Diaphragms used for birth control are unique because they offer an inexpensive, low-maintenance, and long-lasting solution that you can’t get from other types of contraceptives. If you’ve been using a diaphragm for a while now, you may be wondering how long it should last and when you should replace it. Let’s talk about the lifespan of a diaphragm.
The longevity of your diaphragm’s usability varies depending on which type of diaphragm you are using. Traditional-style diaphragms available today—such as the silicone Milex Omniflex or Arcing styles—have a useful life of up to two years. Other latex diaphragms have boasted up to a 10-year lifespan. The new one-size-fits-most Caya diaphragm has a lifecycle of up to two years. Always read the instructions that come with your diaphragm to confirm how long your device is designed to last.
Just because your diaphragm’s box says that it can last up to ten years, doesn’t guarantee that you won’t have to replace it before then. Here are some reasons that you should consider replacing your diaphragm before the expiration date:
With childbirth, everything changes. Your body, cervix, and vaginal canal will change from your birthing experience. Avoid using a diaphragm for six weeks after childbirth because it takes that long for your cervix to return to its normal size. And your new normal may be different from your size before you got pregnant. That’s why you should consult with your doctor about getting a new diaphragm after giving birth, particularly if it’s not the one-size-fits-all style (Caya).
Whether you’ve gained or lost weight since you were initially prescribed your diaphragm, a drastic change in weight might affect the fit. While it may be on the traditional package insert to get re-fitted when your weight fluctuates more than ten pounds, it may not be true for everyone. At least one study has shown that there is no correlation between weight and diaphragm size change. It never hurts to consult your doctor after a major change in body weight to verify that the diaphragm is still working properly.
Pelvic surgery is sometimes done to correct the following conditions and can affect the fit of your diaphragm:
Be sure to discuss your birth control options with your surgeon to set up a contraceptive plan that works for you and that will be compatible with your body.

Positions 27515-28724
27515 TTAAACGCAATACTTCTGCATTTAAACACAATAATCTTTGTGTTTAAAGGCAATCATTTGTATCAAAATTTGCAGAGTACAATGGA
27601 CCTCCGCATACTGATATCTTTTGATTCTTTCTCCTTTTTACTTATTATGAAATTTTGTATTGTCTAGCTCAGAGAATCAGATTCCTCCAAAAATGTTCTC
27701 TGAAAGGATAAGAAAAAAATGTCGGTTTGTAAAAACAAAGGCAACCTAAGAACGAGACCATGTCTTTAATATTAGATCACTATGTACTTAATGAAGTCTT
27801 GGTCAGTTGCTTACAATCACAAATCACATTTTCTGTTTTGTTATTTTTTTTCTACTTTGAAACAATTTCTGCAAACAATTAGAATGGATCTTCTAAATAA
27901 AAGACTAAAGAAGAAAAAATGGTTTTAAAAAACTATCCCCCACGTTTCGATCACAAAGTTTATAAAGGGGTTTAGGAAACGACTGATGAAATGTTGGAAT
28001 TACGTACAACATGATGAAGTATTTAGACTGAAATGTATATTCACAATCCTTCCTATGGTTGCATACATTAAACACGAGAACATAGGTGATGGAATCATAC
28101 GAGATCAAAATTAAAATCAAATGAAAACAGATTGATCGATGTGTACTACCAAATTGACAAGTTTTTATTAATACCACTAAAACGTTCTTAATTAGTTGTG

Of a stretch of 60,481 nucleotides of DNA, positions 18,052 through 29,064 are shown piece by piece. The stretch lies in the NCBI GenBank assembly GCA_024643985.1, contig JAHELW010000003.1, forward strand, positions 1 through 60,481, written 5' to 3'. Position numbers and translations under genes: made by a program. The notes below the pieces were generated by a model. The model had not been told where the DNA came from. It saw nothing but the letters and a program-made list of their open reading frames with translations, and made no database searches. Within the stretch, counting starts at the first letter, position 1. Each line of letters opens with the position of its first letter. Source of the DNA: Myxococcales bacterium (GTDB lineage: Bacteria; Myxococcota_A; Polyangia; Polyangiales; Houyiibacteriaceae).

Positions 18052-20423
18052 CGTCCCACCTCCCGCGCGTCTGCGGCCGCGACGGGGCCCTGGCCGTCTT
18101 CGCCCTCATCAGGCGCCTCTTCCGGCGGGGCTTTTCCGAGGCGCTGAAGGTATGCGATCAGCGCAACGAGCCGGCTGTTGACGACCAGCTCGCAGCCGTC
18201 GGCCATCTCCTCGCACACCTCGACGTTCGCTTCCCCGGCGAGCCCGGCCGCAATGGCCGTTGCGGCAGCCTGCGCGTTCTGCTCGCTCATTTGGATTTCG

Trust your gut. If you feel like your diaphragm is no longer fitting tightly and securely as it did when you first received it, then it’s probably time to replace it. Signs of this include being able to feel the diaphragm after insertion, pain during intercourse, and the diaphragm moving or coming out when you walk, sit, lay down, or have sex. Talk to your doctor if you want to replace your diaphragm or check its fit.
Changes to your body are not the only reasons that you may want to replace your diaphragm before its expiration date. Check your diaphragm every time you use it for signs of wear. This includes:
At the first sign of the above, discontinue using your diaphragm and consult with your doctor about getting a new one ordered. In the meantime, be sure to use another contraceptive method.
If you’ve just realized that it’s time to replace your diaphragm, you may be wondering if you should switch from a traditional diaphragm, which requires in-person fittings, to the Caya Diaphragm. Caya is a one-size-fits-most diaphragm that doesn’t require a fitting and works for most women.
Here are a few reasons that some women prefer Caya over traditional diaphragms:
If you’re ready to upgrade to the no-fitting-required diaphragm, we can facilitate that. My Virtual Physician has partnered with Caya to provide this hassle-free birth control option to our patients who desire it.